I can only speak to my experience to being bipolar. This should come to light during this month and every month, to be honest.
Living with bipolar can be challenging some days. Some days I forget I am mentally ill. Other days it wallops me into submission and I know I am afflicted.
Then there’s the daily meds. I am reminded every morning and every evening that I am mentally ill. It is just a part of my daily routine to stay healthy. It is common place to adjust to that.
Writing Yes, I Took My Meds, I feel like part of the stigma behind bipolar was lifted for those that read it. They were left with a better understanding of what bipolar was. There just has not been a greater readership of the book to see what it is to live with bipolar and how one functions within it it’s grasp.
I am not ashamed of my bipolar, but I am wary of it when introducing myself to potential dates. Will they run if they know my status? My newest fella, Mellow Man, did not run. He inquired. He has relatives who have bipolar. He was curious.
He asked me early on if he could buy my book. I have never said yes to any potential dates before. I don’t know why I did to him, but I gave him the go ahead. I trusted him with my world.
Giving someone you’re dating a roadmap to download your life of struggles and triumphs with your illness in 300 pages is a lot to handle. I would gladly share anything in there. I have nothing to hide. It does seem like a lot of information to give to someone at one time and a bit unfair to have someone have so much information at one person and not about the other.
Mellow Man read the book. To my surprise, he’s still around and said I was brave and that the book would help people. It also made him like me a little bit more. It made me blush.
Those are the types of things I want my book to achieve. I want the stigma to be lifted with bipolar. I want people to see that living life with bipolar is full of ups and downs just like with anyone’s life. We just feel it more deeply and more drastically and sometimes artificially is a psychotic break.
Bipolar is living with manic highs of shopping endlessly. Buying $800 worth of 20 pairs of knee-high socks and matching earring for graphic t-shirts. Or, ordering $500 worth of Christmas ornaments. None of which is harmful, except to the bank account. Those are harmless manic highs.
There are dangerous manic highs that lead to heavy drinking and drug use and black outs. Losing time and not knowing how you got to places. Not having alcohol or drugs really take effect on you because your brain is already scrambled. Losing time is difficult because you lose things, personal possessions, possible accidents, harm someone or yourself and not even remember.
The depression is difficult because you lose yourself into it’s depth. It swallows you whole and you fall so deep you can’t escape. You are at the bottom of a well with nothing to get you out. You may as well be the lady trapped by Buffalo Bill in the well in Silence of the Lambs. You’re not getting out and the FBI isn’t coming for you.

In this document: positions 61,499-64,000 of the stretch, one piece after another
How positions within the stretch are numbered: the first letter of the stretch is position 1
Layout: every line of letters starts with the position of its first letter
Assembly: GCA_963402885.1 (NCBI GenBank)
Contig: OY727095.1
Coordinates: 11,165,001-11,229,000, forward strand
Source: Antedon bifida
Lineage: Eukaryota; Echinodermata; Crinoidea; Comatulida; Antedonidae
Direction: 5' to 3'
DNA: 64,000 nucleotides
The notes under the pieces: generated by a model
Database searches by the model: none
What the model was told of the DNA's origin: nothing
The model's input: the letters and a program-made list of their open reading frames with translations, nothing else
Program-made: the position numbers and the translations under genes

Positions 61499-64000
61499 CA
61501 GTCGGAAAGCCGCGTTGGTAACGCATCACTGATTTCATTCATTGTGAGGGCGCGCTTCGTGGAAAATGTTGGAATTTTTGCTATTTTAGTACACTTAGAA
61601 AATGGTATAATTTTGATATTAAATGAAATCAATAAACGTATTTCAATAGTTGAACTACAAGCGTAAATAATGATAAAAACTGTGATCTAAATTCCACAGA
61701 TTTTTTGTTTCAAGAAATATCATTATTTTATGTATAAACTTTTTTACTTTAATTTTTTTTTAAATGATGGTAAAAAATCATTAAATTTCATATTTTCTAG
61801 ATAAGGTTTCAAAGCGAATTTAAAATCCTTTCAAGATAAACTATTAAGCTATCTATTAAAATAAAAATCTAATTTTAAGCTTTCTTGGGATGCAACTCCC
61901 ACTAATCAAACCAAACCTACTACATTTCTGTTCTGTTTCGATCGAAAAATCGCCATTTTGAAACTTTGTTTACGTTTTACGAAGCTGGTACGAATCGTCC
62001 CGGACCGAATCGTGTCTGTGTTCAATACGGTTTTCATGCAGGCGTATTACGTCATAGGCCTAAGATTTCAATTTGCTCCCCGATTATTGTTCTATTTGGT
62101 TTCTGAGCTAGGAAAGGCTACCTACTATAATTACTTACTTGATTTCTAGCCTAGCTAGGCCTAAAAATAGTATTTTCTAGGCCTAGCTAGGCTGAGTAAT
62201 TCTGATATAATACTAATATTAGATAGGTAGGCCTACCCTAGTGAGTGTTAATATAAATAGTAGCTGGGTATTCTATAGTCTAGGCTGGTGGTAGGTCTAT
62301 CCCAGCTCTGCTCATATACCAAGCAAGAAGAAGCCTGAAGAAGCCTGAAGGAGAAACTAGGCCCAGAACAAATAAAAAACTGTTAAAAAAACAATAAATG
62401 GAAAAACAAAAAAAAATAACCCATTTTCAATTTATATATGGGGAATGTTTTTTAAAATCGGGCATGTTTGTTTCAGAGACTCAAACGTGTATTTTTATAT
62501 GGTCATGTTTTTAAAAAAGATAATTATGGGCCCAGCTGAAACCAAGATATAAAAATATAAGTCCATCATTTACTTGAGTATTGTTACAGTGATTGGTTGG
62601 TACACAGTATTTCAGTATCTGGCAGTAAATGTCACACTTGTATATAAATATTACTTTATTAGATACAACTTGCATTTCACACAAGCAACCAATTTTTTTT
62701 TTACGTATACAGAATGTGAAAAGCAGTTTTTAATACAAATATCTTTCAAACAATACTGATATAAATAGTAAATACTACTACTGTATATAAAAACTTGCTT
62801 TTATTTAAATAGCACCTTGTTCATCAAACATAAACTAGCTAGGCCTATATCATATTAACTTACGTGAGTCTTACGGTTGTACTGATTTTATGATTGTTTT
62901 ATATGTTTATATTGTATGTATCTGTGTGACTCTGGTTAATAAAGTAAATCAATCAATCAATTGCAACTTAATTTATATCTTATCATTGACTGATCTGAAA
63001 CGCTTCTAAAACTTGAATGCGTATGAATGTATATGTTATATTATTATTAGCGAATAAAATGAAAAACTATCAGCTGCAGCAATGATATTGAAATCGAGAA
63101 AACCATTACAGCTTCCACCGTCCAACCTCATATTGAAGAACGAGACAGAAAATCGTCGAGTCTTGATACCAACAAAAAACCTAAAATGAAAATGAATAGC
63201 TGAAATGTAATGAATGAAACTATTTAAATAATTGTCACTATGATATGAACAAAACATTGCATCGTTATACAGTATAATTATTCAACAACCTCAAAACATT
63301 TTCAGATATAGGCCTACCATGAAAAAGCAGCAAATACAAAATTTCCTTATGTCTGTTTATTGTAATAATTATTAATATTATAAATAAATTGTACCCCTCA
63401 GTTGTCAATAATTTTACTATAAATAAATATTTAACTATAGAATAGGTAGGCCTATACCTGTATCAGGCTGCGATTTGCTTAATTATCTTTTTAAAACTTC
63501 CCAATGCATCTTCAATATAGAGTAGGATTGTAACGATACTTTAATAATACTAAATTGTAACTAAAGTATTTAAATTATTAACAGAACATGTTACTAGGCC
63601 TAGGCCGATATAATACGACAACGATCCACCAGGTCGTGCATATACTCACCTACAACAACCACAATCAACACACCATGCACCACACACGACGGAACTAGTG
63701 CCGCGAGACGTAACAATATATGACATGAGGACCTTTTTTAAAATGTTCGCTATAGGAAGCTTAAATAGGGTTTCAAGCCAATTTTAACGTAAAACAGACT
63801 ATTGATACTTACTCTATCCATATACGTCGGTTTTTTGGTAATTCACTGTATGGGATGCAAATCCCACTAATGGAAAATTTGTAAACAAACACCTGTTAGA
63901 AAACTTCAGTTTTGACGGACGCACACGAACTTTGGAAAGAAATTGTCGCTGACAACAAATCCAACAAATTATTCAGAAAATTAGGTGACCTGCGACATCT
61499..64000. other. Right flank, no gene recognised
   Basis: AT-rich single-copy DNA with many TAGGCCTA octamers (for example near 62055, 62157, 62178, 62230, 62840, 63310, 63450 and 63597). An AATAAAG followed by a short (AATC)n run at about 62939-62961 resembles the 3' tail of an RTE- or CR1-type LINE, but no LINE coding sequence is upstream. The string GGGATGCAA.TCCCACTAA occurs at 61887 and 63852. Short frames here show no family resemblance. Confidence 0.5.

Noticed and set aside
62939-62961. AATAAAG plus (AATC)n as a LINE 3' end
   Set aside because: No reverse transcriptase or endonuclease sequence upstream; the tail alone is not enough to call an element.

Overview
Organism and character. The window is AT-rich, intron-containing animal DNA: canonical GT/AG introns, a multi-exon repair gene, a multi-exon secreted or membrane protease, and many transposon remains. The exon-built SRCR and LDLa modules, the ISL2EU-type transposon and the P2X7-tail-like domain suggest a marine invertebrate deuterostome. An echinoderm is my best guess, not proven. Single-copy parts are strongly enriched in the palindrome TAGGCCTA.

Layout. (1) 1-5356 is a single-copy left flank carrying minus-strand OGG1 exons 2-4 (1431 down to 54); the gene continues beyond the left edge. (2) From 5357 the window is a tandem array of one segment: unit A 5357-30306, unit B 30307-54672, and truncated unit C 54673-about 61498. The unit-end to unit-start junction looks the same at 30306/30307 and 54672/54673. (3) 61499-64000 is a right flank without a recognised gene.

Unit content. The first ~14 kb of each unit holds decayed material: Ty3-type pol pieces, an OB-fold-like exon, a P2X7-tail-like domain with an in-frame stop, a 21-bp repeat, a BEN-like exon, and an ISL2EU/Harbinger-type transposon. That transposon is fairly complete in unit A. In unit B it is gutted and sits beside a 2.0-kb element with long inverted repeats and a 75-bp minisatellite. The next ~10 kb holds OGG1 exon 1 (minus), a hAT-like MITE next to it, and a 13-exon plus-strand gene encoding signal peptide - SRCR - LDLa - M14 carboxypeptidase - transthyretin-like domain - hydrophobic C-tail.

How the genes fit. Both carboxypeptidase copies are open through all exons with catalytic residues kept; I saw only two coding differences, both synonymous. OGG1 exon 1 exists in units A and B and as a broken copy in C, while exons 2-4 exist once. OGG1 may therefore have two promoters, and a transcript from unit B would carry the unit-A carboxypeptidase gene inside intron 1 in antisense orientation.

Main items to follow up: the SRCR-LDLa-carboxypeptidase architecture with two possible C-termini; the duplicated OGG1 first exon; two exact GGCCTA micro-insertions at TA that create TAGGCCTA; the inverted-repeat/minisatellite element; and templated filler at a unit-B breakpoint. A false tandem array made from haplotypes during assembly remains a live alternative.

Depression snuffs out your light and gives you dark thoughts. You can’t positive think your way out of it. It’s all darkness and haze. Fog around the mirror. Days without showers and brushing your teeth. Thoughts of suicide or self harm.
These events of mania and depression come in waves. They last weeks, months, sometimes days. I gets months of mania and sometimes a day or two of depression. The depression I get I usually self-harm. There is almost always a trigger for my depression. Words, events, something out of my control that causes me to spiral. It doesn’t last long but it’s there.
Everyone’s bipolar is different. There are a few different types of bipolar. Treatment for each one is different. What works for me won’t work for someone else. What works for me now, may not work in another six months.
That’s troublesome to think your steady life can be upheaved at any moment. The stability you have worked for can be shifted back to instability.
Taking meds daily and monitoring your mood is essential. You have to know yourself enough to know when there is trouble on the rise. Depending on how my brain feels, I have to up and down my meds throughout the year. It’s a tricky balance but you’ve got to try to maintain it.
I get manic in the summer and winter and do well inn the spring and fall. My doctor and I work together to adjust my meds accordingly. We try different things. Sometimes it works, sometimes I see giant spiders running at me across the table and disappearing. (that dosage didn’t work).
With all the ups and downs, people with bipolar adjust their lives as they adjust their meds. We role with the punches. We try to give ourselves grace when we can. We are hard on ourselves. We don’t need the world to judge us. We need acceptance.
We have quirks. We have moments that we are not quite right and need help not judgement.
During this month, educate yourself on what it is have a friend who is mentally ill. You can’t solve the problem for them. But you can ask them, “What can I do to help?” “What do you need me to do?” “Do you need me to help you?”
Don’t just ask what’s wrong. You won’t get a straight answer. Just be understanding and compassionate. Listen for what they need without judgement. Even if they are telling you there’s a five-foot dragon talking too loudly next to them. Tell them you’ll be over to meet the dragon and the three of you can have a conversation on how to move forward.